- From: Jasper van de Gronde <th.v.d.gronde@hccnet.nl>
- Date: Wed, 29 Aug 2012 19:16:54 +0200
- To: www-svg@w3.org

On 29-08-12 15:53, Erik Dahlstrom wrote: > On Wed, 29 Aug 2012 14:20:28 +0200, Dr. Olaf Hoffmann > <Dr.O.Hoffmann@gmx.de> wrote: > ... >> What could be the intended effect for a negative 'fr'? > > Not sure, I don't think we allow circles to have a negative radius > anywhere else in svg. > >> Define, that the absolute value has to be used, if there is no intended >> effect known. >> This is better as to disallow, because if the viewer fixes this, the >> authors >> cannot fail by accident anymore ;o) > > I agree. If you take the absolute value before interpolating, then you get the weird situation that a cone (for example) first gets "thinner" and then thicker again as you change the radius of one end from positive to negative. It would make more sense to have a logical progression, where at fr=0 you get a cone that ends/starts in a point, and for fr<0 you essentially get a "double cone". This is also the typical picture you have when defining a circle as one of the conic sections: http://en.wikipedia.org/wiki/Conic_section It also makes perfect sense if you represent a circle by x^2+y^2=r^2, or using a parametric representation. I uploaded some images of what this would look like: http://home.hccnet.nl/th.v.d.gronde/negativeRadius/tube.png http://home.hccnet.nl/th.v.d.gronde/negativeRadius/cone.png http://home.hccnet.nl/th.v.d.gronde/negativeRadius/double%20cone.png The first goes from radius 5 to radius 5, the second from 5 to 0 and the last from 5 to -5. The images were drawn by solving (x-cx(t))^2+(y-cy(t))^2-r(t)^2 and taking the largest t within the interval [0,1], blending the colour between red and blue.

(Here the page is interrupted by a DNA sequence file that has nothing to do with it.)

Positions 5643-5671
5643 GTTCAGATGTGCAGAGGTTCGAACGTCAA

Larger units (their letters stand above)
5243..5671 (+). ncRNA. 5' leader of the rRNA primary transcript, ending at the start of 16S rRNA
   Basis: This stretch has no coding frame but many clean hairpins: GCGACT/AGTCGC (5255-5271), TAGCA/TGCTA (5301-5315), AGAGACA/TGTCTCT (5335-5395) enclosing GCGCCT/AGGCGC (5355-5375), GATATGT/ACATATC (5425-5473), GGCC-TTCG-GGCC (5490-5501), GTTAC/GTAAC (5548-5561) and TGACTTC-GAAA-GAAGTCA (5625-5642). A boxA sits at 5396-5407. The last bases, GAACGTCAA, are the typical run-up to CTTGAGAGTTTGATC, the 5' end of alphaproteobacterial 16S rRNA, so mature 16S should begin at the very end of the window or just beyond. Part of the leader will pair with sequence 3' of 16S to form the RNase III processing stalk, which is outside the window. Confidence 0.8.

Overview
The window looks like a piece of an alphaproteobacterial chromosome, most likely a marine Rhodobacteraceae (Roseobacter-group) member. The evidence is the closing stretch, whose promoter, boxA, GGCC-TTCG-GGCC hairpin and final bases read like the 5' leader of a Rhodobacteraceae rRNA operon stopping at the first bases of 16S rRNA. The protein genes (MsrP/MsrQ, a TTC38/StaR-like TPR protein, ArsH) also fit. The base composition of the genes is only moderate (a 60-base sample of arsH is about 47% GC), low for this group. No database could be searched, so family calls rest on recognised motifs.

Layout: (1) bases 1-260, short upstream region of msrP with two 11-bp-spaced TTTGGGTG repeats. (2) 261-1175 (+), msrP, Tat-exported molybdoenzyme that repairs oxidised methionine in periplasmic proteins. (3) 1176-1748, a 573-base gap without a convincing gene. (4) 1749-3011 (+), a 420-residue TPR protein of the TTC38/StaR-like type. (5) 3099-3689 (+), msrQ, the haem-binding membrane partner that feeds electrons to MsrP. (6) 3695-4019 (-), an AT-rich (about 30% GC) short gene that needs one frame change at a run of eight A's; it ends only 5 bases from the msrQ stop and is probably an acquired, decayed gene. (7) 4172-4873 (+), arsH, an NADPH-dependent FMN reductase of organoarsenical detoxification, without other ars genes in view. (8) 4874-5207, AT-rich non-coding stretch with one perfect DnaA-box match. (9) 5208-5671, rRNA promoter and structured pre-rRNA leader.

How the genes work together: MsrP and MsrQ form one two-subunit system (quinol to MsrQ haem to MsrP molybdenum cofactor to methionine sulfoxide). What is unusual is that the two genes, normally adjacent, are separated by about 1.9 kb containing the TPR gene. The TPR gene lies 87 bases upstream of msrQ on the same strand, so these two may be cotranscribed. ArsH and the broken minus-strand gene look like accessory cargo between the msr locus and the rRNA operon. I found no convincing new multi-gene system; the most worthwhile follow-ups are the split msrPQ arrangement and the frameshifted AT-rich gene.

Received on Wednesday, 29 August 2012 17:17:25 UTC